Multilevel stakeholder approach

A multilevel stakeholder approach is needed to tackle youth unemployment in the country. Some of these ideas are worth considering:

> The government should facilitate job creation through strategic public-private partnerships.

This would require the relevant authorities and agencies to revisit and to map out the talent gap reports and studies according to our national aspirations in paving the way forward for our economy.

From this mapping, there is a need to ensure that relevant partnerships and projects are rolled out and monitored to ensure youth unemployment issues are adequately addressed.

In terms of technical and vocational education and training (TVET), the German model could be a good reference point. We have good TVET initiatives but the streamlining of TVET providers, through the recent formation of the National TVET Council (MTVET), should be given focus. A well-coordinated effort to avoid overlap or decentralisation is a must.

There is also an urgent need for the government to create a stable and conducive environment for youth workers, especially those who are keen on participating in gig jobs as youths are increasingly leveraging the opportunities proffered by the digital economy. Leveraging the agricultural roots that we have – farming and getting youths to work on farms or in cooperative efforts – could also prove useful in helping with our national food security agenda. A public-private partnership model merits consideration.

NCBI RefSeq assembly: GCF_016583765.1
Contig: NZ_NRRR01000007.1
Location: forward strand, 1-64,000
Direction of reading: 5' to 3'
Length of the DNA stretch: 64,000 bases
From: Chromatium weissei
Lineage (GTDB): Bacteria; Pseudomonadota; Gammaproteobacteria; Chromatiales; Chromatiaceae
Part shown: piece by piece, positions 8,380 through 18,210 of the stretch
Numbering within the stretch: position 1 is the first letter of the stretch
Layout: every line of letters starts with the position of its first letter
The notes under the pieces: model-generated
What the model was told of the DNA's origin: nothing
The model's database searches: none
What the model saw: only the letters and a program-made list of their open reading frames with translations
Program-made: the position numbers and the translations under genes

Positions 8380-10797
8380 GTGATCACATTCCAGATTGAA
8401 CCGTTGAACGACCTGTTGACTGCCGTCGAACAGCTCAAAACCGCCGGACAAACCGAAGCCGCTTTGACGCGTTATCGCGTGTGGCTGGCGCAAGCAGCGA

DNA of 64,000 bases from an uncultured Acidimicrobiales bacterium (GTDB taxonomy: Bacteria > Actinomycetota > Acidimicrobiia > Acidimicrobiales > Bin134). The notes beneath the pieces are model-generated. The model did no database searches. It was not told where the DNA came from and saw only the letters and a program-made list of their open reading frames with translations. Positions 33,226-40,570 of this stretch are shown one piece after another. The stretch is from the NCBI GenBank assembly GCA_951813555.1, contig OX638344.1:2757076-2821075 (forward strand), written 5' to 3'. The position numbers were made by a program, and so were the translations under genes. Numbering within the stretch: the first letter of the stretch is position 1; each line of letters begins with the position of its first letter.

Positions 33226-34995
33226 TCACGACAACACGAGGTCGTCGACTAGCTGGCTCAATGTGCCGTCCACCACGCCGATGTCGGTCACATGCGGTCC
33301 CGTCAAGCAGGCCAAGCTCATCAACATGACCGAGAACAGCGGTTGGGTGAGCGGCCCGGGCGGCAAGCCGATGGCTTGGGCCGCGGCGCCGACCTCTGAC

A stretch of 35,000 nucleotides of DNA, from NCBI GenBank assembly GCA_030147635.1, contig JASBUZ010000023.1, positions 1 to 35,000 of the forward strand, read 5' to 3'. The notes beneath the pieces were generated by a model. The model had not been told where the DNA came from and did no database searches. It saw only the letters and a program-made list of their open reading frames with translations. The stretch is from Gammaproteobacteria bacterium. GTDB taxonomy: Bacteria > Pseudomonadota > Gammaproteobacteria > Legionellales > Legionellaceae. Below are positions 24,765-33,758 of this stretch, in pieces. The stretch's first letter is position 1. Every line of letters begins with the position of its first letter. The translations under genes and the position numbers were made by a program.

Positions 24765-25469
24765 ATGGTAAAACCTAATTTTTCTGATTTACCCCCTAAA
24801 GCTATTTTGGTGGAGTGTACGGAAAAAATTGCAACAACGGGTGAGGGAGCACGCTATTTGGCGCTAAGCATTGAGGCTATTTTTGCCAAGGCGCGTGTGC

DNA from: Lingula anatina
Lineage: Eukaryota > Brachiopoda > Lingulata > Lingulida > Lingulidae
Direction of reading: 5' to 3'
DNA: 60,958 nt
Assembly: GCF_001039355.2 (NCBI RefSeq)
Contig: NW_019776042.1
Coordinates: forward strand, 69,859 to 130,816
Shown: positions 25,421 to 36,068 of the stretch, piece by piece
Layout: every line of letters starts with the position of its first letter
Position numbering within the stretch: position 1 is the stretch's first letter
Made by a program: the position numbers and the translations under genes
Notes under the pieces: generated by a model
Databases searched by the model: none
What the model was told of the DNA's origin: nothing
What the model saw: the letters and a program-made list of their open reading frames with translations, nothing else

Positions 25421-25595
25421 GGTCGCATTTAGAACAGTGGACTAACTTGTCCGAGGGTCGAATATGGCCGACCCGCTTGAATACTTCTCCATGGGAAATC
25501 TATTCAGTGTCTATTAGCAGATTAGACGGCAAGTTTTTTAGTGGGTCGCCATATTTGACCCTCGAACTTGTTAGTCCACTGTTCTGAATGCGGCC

> The private sector should be encouraged to hire youths.

Companies could invest in young talent who may not have the skills to fill the shoes of their seniors yet, as part of their corporate social responsibility or to benefit from certain tax breaks.

Participating in “place and train” projects like the short-term economic recovery plan, or the Penjana scheme, is another method for private sector involvement.

> Collectively, we need to ensure that programmes and courses offered by education institutes and skills development centres are relevant to the macroeconomic agenda and national aspirations. Industry-driven courses are a must and higher education institutions (HEIs) must avoid the mass production of graduates who lack the skills and competencies required by industry.